(Bloomberg) -- Oil prices might have dropped 10% in the past few weeks, but the cost of petrol and diesel at the pump in the UK keeps hitting records every day.

The relentless surge has helped to fan an annual inflation rate of 9.1%, the highest in decades.

The big global problem in the oil market right now is a bottleneck in the refining system, and it’s something that countries everywhere are having to cope with, not just the UK. 

But nobody has built a large oil refinery in the UK for more than five decades and many have closed, mirroring a trend observed in Europe and other industrialized countries who’ve essentially outsourced fuel-production to Asia, the Middle East and elsewhere for decades now. Their assumption: we can just buy cargoes of fuel if we need them.


The decision to let the plants close -- in the UK alone about 1 million barrels a day, or 35%, of processing capacity has been removed from the peak -- always looked bold. Now it’s starting to seem almost complacent. 

For example, in China, about a third of the country’s huge oil refinery capacity has recently been sitting idle. 

That makes sense for a nation whose domestic demand has been hit by renewed lockdowns. It’s also logical because Beijing is fighting the pollution that the plants emit (and that Europe wants to avoid).

But what it means is that China isn’t dumping diesel into the local Asian markets that it could. That would, if sustained over time, affect prices here in the UK and in Europe.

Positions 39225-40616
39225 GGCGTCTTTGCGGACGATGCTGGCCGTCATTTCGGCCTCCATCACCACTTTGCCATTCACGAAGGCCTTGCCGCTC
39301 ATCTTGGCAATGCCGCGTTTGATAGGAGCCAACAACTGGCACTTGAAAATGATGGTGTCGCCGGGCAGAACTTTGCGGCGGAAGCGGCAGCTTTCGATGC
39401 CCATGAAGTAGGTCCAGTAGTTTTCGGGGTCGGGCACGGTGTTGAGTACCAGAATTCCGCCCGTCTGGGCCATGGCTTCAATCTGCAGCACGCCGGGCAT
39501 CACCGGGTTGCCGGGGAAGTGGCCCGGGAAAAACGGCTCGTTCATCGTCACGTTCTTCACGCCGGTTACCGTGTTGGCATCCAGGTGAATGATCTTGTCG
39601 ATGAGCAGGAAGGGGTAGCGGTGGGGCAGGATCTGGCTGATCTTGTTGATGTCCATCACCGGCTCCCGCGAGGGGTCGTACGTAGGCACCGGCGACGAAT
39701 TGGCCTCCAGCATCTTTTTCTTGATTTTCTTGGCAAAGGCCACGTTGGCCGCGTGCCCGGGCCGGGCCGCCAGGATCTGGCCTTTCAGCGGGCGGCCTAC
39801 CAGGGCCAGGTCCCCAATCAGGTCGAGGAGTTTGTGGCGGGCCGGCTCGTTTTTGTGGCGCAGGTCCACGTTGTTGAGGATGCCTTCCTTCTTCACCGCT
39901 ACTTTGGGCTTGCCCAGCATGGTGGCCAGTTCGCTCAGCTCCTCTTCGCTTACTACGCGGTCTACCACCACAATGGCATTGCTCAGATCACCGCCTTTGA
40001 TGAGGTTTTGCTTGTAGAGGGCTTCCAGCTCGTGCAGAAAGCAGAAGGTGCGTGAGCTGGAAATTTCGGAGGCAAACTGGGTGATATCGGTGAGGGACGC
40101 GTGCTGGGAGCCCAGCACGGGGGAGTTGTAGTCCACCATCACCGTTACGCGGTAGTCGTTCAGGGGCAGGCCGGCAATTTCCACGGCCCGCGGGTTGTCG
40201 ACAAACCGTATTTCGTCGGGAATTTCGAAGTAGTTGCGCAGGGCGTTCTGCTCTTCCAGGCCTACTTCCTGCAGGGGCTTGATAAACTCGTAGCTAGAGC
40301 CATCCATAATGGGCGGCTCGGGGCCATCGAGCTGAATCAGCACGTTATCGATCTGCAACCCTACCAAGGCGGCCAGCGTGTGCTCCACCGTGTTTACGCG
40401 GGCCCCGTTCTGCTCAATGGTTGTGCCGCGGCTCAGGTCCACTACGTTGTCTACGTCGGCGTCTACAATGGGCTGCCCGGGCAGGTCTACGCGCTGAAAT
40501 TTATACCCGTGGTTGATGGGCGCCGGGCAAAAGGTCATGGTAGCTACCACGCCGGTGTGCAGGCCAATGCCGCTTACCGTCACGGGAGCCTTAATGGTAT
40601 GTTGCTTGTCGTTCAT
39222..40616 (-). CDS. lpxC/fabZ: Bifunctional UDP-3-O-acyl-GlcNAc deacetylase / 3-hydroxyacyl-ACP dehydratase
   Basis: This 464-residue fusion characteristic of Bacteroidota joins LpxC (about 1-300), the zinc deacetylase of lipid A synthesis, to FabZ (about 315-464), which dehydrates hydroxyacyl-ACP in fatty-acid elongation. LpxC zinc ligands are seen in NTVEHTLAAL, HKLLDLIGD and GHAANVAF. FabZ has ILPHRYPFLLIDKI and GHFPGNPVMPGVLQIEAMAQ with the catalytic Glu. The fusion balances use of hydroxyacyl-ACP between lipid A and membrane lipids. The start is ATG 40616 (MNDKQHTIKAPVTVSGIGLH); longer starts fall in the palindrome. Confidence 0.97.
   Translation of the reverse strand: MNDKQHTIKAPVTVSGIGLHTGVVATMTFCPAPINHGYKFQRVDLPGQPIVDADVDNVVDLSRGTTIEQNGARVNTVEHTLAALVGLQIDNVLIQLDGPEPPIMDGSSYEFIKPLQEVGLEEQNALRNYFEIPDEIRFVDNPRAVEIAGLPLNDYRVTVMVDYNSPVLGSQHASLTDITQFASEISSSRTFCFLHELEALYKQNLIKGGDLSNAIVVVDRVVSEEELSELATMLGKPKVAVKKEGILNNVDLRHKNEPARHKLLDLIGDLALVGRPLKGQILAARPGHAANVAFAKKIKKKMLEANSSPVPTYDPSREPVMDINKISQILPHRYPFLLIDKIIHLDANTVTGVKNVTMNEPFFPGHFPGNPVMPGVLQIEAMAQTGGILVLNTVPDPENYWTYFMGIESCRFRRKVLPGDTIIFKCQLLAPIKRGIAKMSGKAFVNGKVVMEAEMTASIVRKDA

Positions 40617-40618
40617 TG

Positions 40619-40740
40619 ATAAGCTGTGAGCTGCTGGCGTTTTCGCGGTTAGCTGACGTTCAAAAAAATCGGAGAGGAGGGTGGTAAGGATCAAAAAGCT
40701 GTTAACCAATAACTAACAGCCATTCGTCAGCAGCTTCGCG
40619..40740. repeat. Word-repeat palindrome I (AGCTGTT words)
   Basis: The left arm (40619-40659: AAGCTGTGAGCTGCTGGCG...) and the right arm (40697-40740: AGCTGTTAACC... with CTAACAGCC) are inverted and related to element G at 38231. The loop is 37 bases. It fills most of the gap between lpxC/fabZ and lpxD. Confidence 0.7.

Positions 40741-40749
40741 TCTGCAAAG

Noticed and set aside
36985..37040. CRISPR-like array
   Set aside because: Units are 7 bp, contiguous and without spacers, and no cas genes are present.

China’s decision suggests the industrialized countries’ outsourcing strategies didn’t take into account that other nations might not play ball.


When Covid 19 struck, inefficient plants got permanently closed down particularly in the US and Europe, accelerating a trend that was already under way. But when demand came bouncing back, the same refineries weren’t there to make fuels.

That refining bottleneck should start to rectify itself a little this year as new facilities are built, but damage has already been done. With the UK and Europe just months from banning crude and fuel imports from Russia, there’s already an urgent need to stock up -- but few places that can fill such a large void. 

Even now, months after it first invaded Ukraine, Russia remains a huge and vital supplier of crude and fuel -- especially diesel -- to continental Europe. And in trading terms, winter is only a few months away.

“The real concern in Europe is really going to be around diesel this winter,” Russel Hardy, the chief executive officer of Vitol Group, the world’s largest independent oil trader, said in a Bloomberg TV interview this week. “That’s one of the things that’s really driving price is the concern around diesel.”

The refining crunch that’s caused outsized gains in fuel prices can even be laid to some extent at the door of OPEC+ -- the coalition of oil producers led by Saudi Arabia and Russia. 

When those nations cut output in the wake of slumping demand, they in turn crashed the margins that refineries make because crude prices rose faster than fuel prices. Some of the plants shut and haven’t come back, and global stockpiles of fuels have been in a downtrend as a consequence.


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